From 8 June, Boris Johnson’s government will impose a fortnightly quarantine on all passengers – both British and foreign – arriving in the UK from an international destination. Downing Street wants to gradually implement its de-escalation strategy, and among its plans is even the controversial measure of reopening schools from next month.
At the same time, however, it does not want to make any false moves that would risk a second spike in the pandemic. Not surprisingly, the UK is the second most affected country in the world by covid-19, just behind the US. The number of deaths has now reached 36,393. Hence the Executive now wants to close the borders in some way.
“In view of the national emergency situation in which we find ourselves, we must remain on alert and even though we have passed the peak of the pandemic, we cannot throw away the efforts made so far. With proper scientific advice, we must do everything in our power to continue fighting the virus,” said Interior Minister Priti Patel, announcing the plan at the daily press conference in Issue 10.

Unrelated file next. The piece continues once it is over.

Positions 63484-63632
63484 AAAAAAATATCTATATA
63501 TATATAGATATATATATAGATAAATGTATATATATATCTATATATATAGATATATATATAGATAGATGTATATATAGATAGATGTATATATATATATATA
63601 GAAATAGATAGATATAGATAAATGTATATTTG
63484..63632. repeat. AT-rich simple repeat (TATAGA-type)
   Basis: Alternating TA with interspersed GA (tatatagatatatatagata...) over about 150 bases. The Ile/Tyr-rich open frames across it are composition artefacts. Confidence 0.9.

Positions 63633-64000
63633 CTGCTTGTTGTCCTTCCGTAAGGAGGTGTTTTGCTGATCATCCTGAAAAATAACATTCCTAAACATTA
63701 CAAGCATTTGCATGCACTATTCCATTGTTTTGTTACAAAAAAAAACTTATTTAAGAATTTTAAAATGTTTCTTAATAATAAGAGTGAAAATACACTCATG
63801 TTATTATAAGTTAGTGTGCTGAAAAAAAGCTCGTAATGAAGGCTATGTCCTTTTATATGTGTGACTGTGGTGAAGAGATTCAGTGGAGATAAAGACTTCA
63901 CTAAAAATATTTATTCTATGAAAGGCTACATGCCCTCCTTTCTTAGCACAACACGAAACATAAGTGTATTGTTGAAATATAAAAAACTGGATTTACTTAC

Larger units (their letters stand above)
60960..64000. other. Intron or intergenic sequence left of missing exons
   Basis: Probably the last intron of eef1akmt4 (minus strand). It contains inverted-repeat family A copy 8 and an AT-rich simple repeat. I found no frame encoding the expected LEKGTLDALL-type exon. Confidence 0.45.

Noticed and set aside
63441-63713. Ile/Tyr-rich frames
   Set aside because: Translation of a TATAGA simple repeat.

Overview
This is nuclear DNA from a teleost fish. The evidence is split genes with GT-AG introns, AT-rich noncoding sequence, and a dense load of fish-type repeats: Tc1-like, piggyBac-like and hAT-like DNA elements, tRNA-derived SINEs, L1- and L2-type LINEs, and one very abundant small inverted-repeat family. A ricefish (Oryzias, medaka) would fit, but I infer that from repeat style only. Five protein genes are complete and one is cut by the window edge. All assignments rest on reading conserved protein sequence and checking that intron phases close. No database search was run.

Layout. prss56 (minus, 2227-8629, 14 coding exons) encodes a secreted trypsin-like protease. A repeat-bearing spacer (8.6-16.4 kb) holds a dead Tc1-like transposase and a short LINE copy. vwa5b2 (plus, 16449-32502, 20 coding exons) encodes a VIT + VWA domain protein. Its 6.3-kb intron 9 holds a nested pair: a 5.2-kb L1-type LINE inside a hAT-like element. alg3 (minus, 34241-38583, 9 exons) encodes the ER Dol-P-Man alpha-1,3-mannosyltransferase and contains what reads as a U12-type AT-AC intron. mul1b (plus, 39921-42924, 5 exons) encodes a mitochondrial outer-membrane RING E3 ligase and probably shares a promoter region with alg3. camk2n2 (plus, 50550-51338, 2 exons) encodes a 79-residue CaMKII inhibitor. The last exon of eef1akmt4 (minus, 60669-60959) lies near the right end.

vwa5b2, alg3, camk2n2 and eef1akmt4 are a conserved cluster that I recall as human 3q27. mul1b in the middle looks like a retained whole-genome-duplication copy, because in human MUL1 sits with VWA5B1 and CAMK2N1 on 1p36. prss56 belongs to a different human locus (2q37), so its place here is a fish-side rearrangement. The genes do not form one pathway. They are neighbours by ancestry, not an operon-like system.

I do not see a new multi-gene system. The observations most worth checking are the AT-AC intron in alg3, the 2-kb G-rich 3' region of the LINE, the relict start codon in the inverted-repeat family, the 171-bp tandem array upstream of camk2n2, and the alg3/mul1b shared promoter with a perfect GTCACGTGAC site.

Under the new measures, passengers arriving on British soil – whether by plane, ferry or train – will have to provide a contact and an address where they plan to isolate themselves. If they cannot be confined to where they plan to stay, it will be up to the government to provide a place for them to stay during the fortnightly quarantine, the incubation period for the virus.
During the confinement, health officials may carry out surprise inspections and those who do not comply with the rules will be fined £1,000. Those who refuse to pay will be prosecuted and the amount of the fine would be unlimited. Moreover, according to Patel, those who do not cooperate may be refused entry or expelled from the country.